BERSERKER is a registered trademark of JSS Literary Productions and can not be used without permission.

by Fred Saberhagen
Published by Baen Books
Copyright (c) 1998 Fred Saberhagen
Jacket art by: David Mattingly
ISBN: 0-671-87884-0

BERSERKERS: THE BEGINNING -- an ominibus edition of BERSERKERS and THE ULTIMATE ENEMY, two classic Saberhagen berserker books.

A brief excerpt:

by Fred Saberhagen

For most men the war brought no miracles of healing, but a steady deforming pressure which seemed to have existed always, and which had no foreseeable end. Under this burden some men became like brutes, and the minds of others grew to be as terrible and implacable as the machines they fought against.

But I have touched a few rare human minds, the jewels of life, who rise to meet the greatest challenges by becoming supremely men.


Earth's Gobi spaceport was perhaps the biggest in all the small corner of the galaxy settled by Solarian man and his descendants; at least so thought Mitchell Spain, who had seen most of those ports in his twenty-four years of life.

But looking down now from the crowded, descending shuttle, he could see almost nothing of the Gobi's miles of ramp. The vast crowd below, meaning only joyful welcome, had defeated its own purpose by forcing back and breaking the police lines. Now the vertical string of descending shuttle-ships had to pause, searching for enough clear room to land.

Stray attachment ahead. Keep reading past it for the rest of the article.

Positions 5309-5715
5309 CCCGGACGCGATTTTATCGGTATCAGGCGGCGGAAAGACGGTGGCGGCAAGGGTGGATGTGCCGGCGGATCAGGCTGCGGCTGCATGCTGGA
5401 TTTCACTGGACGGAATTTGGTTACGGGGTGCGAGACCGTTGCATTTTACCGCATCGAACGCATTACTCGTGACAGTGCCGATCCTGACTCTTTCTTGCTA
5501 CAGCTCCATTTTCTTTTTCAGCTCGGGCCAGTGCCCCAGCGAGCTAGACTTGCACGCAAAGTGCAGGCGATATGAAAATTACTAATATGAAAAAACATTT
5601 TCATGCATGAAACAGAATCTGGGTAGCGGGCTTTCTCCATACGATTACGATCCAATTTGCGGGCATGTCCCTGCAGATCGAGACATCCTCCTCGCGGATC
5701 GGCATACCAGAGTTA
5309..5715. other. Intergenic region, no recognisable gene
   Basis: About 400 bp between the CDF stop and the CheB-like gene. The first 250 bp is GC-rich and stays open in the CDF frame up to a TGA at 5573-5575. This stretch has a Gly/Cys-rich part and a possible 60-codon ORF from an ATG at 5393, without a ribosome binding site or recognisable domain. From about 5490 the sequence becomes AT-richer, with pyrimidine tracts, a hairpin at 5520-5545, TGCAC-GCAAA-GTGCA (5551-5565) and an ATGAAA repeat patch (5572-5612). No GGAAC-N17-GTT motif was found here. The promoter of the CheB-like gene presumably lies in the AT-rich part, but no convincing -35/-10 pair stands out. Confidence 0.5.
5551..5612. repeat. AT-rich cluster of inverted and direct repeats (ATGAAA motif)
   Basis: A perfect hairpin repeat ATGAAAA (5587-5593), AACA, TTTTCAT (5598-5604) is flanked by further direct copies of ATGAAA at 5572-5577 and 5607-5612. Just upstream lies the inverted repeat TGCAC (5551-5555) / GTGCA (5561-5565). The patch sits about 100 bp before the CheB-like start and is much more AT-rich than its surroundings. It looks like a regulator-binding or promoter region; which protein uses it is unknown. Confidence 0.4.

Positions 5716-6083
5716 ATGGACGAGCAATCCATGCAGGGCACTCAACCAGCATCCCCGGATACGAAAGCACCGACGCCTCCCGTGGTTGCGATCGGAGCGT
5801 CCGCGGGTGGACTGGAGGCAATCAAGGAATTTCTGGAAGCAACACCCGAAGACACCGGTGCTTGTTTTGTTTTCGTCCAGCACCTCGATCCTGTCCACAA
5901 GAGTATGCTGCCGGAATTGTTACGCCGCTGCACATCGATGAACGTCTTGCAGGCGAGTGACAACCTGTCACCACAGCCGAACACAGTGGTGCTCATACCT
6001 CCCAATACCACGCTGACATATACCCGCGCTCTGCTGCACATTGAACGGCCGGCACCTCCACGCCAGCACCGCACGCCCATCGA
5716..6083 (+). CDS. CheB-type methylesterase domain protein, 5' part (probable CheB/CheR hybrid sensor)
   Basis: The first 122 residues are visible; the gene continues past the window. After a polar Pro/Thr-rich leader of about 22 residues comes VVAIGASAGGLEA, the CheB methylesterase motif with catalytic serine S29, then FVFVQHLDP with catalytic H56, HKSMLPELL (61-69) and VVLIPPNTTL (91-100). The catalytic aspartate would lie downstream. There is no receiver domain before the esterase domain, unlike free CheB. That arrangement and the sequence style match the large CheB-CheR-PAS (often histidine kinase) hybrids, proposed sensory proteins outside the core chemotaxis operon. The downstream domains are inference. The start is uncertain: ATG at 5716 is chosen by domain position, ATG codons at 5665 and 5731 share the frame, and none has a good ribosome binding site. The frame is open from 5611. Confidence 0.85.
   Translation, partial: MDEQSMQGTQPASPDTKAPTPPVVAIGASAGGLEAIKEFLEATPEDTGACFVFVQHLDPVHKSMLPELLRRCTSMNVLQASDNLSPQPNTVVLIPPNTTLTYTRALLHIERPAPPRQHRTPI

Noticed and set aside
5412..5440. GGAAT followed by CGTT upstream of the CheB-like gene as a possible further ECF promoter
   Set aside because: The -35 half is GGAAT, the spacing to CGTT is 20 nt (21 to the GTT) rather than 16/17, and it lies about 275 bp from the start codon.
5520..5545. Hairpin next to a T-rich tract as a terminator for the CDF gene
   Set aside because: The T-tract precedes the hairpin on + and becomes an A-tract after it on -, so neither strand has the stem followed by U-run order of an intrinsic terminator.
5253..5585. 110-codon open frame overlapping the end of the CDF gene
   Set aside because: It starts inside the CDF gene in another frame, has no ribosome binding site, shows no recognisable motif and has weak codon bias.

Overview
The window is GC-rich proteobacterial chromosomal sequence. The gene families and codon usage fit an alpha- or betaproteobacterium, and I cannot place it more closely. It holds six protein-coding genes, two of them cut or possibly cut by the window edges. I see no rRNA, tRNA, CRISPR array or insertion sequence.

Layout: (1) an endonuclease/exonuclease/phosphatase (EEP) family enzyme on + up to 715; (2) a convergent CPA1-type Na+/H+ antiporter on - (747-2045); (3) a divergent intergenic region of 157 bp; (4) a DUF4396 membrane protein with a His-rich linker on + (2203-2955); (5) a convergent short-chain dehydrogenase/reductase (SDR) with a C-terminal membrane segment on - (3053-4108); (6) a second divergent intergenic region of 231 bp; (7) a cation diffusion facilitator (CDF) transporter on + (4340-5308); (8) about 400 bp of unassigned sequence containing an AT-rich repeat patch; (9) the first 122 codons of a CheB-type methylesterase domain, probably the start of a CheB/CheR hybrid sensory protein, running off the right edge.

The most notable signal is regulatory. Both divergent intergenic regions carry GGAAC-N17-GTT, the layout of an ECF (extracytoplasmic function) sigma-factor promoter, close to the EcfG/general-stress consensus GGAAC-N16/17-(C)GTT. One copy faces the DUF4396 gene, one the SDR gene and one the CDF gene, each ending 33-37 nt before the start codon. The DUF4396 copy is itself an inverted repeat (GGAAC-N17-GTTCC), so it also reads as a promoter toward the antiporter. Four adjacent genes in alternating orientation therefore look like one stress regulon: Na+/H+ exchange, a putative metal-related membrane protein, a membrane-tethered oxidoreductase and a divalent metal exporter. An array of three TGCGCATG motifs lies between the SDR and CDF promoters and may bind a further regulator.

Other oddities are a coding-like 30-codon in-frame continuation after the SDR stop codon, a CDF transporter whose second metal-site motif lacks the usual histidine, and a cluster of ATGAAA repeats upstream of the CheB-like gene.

Mitchell Spain, crowded into the lowest shuttle with a thousand other volunteers, was paying little attention to the landing problem for the moment. Into this jammed compartment, once a luxurious observation lounge, had just come Johann Karlsen himself; and this was Mitch's first chance for a good look at the newly appointed High Commander of Sol's defense, though Mitch had ridden Karlsen's spear-shaped flagship all the way from Austeel.

Karlsen was no older than Mitchell Spain, and no taller, his shortness somehow surprising at first glance. He had become ruler of the planet Austeel through the influence of his half-brother the mighty Felipe Nogara, head of the empire of Esteel; but Karlsen held his position by his own talents.

"This filed may be blocked for the rest of the day," Karlsen was saying now, to cold-eyed Earthman who had just come aboard the shuttle from an aircar. "Let's have the ports open, I want to look around."